Gmail’s default interface is good. You’ll do just fine without tweaking a single setting, but your Gmail workflow would be so much simpler, faster, and better if you made a few changes and put Gmail’s awesome features to use.
Some of those features are too subtle to catch your attention, seem insignificant, or look complex to set up. But once you start using them, you’ll wonder how you managed without them.
Let’s explore some such features that you have probably noticed before in Gmail, but haven’t given much thought to or haven’t added to your workflow yet.
1. Get Attachment Reminders
If you often forget to add attachments, get into the habit of beginning every email with the text “I have attached”. Then if you fail to add attachments before hitting Send, Gmail will prompt you to add them.
Of course, remember to delete the “I have attached” text after you have uploaded the files that need uploading.
2. Show the Oldest Emails First
a fun/horrifying thing to do is accidentally sort your gmail inbox by "oldest" instead of "newest" and remember what you were like in 2005
— marie connelly (@eyemadequiet) November 10, 2014
The tiny bit of text that shows the number of emails on a page doesn’t look clickable, but it is. Click on it and you’ll be able to tell Gmail to sort your emails from the oldest to the newest — the reverse of what is the default. This is great for sifting through old emails and purging the ones that you don’t need. You can always switch back to the usual sort order again.
Note that this sort feature will appear grayed out on certain pages. In search results, for example.
3. Prioritize Your Inbox
Gmail allows you to divide up your inbox into easy-to-scan sections based on the type of emails that take priority for you. Hover your mouse over the Inbox link in the sidebar and you’ll see a tiny down arrow appear. It hides a handful of inbox styles that you can pick from. For example, you can choose to have only starred messages or only unread messages arranged at the top.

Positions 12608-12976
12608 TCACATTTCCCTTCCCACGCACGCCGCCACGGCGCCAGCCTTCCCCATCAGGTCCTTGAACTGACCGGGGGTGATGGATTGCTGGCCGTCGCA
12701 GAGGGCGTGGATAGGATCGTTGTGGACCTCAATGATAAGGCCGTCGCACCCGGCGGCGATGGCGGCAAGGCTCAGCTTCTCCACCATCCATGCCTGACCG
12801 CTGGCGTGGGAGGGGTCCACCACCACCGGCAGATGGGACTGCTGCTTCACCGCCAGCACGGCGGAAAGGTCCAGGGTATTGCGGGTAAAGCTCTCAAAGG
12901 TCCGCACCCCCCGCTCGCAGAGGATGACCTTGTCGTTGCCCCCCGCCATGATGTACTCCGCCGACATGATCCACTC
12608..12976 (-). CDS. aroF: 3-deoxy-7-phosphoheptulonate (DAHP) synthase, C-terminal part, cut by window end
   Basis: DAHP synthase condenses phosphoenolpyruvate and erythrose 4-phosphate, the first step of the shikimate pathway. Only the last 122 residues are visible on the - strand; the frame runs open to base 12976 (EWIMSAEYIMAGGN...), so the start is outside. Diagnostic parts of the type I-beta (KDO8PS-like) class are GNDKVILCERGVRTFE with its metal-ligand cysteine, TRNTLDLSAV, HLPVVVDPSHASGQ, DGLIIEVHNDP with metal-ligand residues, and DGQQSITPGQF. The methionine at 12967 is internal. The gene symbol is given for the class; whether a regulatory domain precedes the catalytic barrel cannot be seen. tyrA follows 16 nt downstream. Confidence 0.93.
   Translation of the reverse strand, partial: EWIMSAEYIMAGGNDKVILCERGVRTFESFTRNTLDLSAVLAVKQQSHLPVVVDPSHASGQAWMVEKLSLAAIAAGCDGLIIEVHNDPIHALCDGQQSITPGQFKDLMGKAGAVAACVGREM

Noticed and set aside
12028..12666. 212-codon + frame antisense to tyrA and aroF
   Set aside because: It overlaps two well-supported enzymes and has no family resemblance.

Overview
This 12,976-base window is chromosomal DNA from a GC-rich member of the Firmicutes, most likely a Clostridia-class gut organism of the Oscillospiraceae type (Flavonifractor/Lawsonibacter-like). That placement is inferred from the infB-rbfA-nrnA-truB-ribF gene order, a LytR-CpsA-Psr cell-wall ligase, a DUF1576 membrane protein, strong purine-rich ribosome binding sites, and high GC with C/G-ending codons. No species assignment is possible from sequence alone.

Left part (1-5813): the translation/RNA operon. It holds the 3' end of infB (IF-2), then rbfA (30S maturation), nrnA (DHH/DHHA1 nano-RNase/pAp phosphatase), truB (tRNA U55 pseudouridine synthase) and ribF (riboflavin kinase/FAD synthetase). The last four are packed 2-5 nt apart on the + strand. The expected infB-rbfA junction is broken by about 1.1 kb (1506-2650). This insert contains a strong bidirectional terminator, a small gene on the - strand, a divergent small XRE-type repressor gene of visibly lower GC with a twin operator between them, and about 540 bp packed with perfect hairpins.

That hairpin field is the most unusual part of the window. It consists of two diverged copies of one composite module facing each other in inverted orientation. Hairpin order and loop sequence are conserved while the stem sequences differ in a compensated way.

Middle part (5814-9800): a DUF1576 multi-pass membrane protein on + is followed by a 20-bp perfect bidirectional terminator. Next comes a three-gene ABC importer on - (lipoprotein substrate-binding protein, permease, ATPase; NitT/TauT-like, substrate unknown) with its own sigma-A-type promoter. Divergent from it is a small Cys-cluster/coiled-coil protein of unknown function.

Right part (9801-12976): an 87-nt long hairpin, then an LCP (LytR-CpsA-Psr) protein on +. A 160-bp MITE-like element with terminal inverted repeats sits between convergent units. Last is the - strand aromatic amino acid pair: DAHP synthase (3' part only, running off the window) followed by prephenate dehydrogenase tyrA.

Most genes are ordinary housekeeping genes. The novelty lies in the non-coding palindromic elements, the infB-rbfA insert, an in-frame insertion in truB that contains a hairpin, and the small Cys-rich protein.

4. See Several Types of Emails at a Time
With Google’s Multiple Inboxes Labs feature, you’ll be able to display up to five extra inboxes with special parameters on the same page as your primary inbox. So you can have a separate section or inbox for, say, starred messages, one for messages with attachments, one for messages sent to a particular address, and maybe one for a search query. This is quite convenient when you don’t want to keep switching between labels to get to the emails that you access often.
Once you enable the feature from Settings > Labs, you’ll be able to configure multiple inboxes from Settings > Multiple inboxes. From this section, you can also specify how the inboxes should get positioned and how many messages they should display at a time.
If you decide to use multiple inboxes, remember that the feature works only with the Default inbox style. You’ll also need to ensure that Gmail is set to display only the Primary tab. You can do this by clicking on the gear icon below your profile picture, then clicking on Configure inbox in the dropdown, and finally unchecking all boxes except the one next to Primary in the Select tabs to enable dialog.
5. Send Mail from Other Accounts Using Gmail
Why hop from one email account to another every time you want to send an email when you can send emails on behalf of all those accounts right from Gmail? This works for Yahoo, Outlook, and any other account that uses an SMTP server.
To set up the “send mail as” feature, first go to Settings > Accounts. Now under the Send mail as: section, click on the Add another email address you own link and follow the onscreen instructions to authorize Gmail to send mail from any email address that you own. Be sure to uncheck the box next to Treat as an alias to have the email sent from the servers linked to the other account.
You can go a step further and import/manage all your email accounts from Gmail.
6. Process Emails from Multiple Pages Together
When you want to move, delete, or otherwise process a bunch of emails under any label, you probably do so page by page. We don’t blame you.
It’s easy to miss the link that allows you to select all emails under that label in a single click. It appears in the gap between the menu bar and your emails when you check the Select All checkbox, and it reads something like this: Select all number_of conversations in label_name.
7. Delegate Access to Your Email
Feeling overwhelmed by your Gmail? This video shows how to delegate access, so someone else can sort it out! http://ht.ly/49a9y
— Sarah Cairncross (@SarahCairncross) March 7, 2011